Microsoft has 3 women directors out of a board of 12 people:  Dina Dublon, Teri List-Stoli, and Dr. Maria Klawe.  Microsoft has only 3 women among their top tier leadership ranks: Peggy Johnson, head of business development; Amy Hood, CFO; and Lisa Brummel, head of Human Resources.  Brummel had to release the mea culpa memos to the employees after Nadella’s interview with Klawe at the Grace Hopper event.

It is important that a firm has women in leadership, setting the example and the “tone at the top.” Dr. Klawe accomplished a great deal by directly and immediately challenging Nadella’s statement that raises will miraculously appear “for women.”  She disagreed with him, graciously, in front of 8,000 attendees, and her words echoed through the blogs-sphere for days afterwards.  Because she challenged Nadella, people went and looked at the data and discovered what we all know: women need “to ask” for equal compensation.  Women cannot wait for some “karma” or “Prince Charming” to give them financial self-sufficiency – not on the job and not in the legislative forum.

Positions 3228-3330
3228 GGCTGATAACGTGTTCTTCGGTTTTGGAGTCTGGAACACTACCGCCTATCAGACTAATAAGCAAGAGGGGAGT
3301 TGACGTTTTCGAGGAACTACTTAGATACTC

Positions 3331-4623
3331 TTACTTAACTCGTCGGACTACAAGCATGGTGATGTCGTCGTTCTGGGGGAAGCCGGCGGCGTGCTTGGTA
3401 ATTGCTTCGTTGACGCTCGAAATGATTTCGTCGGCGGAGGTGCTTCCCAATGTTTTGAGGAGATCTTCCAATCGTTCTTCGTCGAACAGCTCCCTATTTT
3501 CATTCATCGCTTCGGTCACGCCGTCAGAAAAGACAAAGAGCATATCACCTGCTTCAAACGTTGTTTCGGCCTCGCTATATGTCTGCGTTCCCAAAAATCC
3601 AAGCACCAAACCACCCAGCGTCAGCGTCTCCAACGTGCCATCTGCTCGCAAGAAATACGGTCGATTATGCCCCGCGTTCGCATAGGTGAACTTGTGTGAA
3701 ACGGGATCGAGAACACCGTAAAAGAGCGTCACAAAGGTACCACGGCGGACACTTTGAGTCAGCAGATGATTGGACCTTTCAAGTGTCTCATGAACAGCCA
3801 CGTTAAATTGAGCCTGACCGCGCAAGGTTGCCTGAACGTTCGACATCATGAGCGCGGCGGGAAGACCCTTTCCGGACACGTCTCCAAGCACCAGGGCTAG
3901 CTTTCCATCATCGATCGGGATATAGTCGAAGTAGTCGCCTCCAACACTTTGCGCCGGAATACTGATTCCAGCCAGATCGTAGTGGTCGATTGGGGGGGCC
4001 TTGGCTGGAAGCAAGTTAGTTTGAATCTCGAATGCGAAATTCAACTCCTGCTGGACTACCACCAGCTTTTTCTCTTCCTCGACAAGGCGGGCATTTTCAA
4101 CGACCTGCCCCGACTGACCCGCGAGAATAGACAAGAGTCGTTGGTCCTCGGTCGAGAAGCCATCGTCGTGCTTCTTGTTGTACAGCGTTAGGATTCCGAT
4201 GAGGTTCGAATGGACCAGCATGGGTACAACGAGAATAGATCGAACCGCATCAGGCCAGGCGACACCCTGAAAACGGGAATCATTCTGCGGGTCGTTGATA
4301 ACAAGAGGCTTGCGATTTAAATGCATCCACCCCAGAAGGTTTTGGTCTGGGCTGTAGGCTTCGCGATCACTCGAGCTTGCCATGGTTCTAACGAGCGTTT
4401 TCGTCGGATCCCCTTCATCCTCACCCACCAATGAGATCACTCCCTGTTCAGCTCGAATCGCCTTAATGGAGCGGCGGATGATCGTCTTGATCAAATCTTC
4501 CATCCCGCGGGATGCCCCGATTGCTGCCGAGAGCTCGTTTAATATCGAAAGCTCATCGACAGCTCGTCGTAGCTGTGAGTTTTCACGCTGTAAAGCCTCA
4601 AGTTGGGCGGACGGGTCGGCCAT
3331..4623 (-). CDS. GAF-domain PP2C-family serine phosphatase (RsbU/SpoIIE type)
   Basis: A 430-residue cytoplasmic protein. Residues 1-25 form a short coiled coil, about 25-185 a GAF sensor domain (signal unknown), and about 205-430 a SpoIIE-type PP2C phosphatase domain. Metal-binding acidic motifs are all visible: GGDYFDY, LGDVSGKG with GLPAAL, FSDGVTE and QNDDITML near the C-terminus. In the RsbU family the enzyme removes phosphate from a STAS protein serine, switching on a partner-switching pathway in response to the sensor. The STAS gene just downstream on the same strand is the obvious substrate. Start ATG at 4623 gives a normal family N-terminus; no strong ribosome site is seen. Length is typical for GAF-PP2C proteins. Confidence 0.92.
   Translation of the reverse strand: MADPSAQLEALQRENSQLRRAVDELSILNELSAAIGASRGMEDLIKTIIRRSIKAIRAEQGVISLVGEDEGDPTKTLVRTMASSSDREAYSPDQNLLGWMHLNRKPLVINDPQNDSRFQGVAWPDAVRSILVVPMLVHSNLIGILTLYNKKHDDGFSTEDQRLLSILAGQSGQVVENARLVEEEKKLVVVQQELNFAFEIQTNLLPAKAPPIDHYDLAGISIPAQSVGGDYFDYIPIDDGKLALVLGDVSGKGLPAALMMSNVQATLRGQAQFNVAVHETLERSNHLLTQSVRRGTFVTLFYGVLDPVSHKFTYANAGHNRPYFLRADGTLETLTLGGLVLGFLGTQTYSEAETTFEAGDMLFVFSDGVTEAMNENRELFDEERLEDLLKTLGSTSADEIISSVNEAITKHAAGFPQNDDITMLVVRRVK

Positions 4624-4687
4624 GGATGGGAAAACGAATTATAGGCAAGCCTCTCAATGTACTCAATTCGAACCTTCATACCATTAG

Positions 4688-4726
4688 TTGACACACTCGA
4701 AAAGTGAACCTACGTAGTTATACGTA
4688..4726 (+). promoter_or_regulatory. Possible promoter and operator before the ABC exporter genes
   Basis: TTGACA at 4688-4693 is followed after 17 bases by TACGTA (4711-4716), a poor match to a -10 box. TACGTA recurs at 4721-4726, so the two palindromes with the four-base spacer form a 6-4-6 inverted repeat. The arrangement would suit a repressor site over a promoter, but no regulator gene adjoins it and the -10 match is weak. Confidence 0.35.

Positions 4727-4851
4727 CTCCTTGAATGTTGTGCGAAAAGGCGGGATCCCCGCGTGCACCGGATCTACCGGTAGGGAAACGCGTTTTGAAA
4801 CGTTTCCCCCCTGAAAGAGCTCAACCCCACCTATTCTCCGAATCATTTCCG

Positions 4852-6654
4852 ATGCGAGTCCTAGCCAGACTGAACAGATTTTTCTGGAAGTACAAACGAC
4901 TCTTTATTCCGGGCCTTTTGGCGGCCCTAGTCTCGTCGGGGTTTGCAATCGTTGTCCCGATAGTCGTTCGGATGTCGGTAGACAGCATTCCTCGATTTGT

In January 2013, I wrote about several options women have for improving their financial competitiveness in the marketplace.  See: http://championboards.blogspot.com/2013/01/through-glass-door.html.

It’s the same thing, again and again, for women pursuing angel or venture capital, or board positions, or scholarships.  If women don’t ASK for the opportunities, the opportunities will not miraculously appear --- by “karma.”

Learn how to negotiate.  Learn how to present yourself and your competencies.  Learn how to compete in the modern economic marketplace. This is something women CAN do. 

ASK!

Friday, October 10, 2014

Curing Nadella’s "Foot in Mouth" Disease

“It’s not really about asking for the raise, but knowing and having faith that the system will actually give you the right raises as you go along.  That’s good karma. It will come back. That’s the kind of person that I want to trust, that I want to give more responsibility to.” So said Satya Nadella, Microsoft’s chief executive, in response to questioning by Dr. Maria Klawe, head of Harvey Mudd College, in an interview at the Grace Hopper Celebration of Women in Computing on Thursday, October 9, 2014.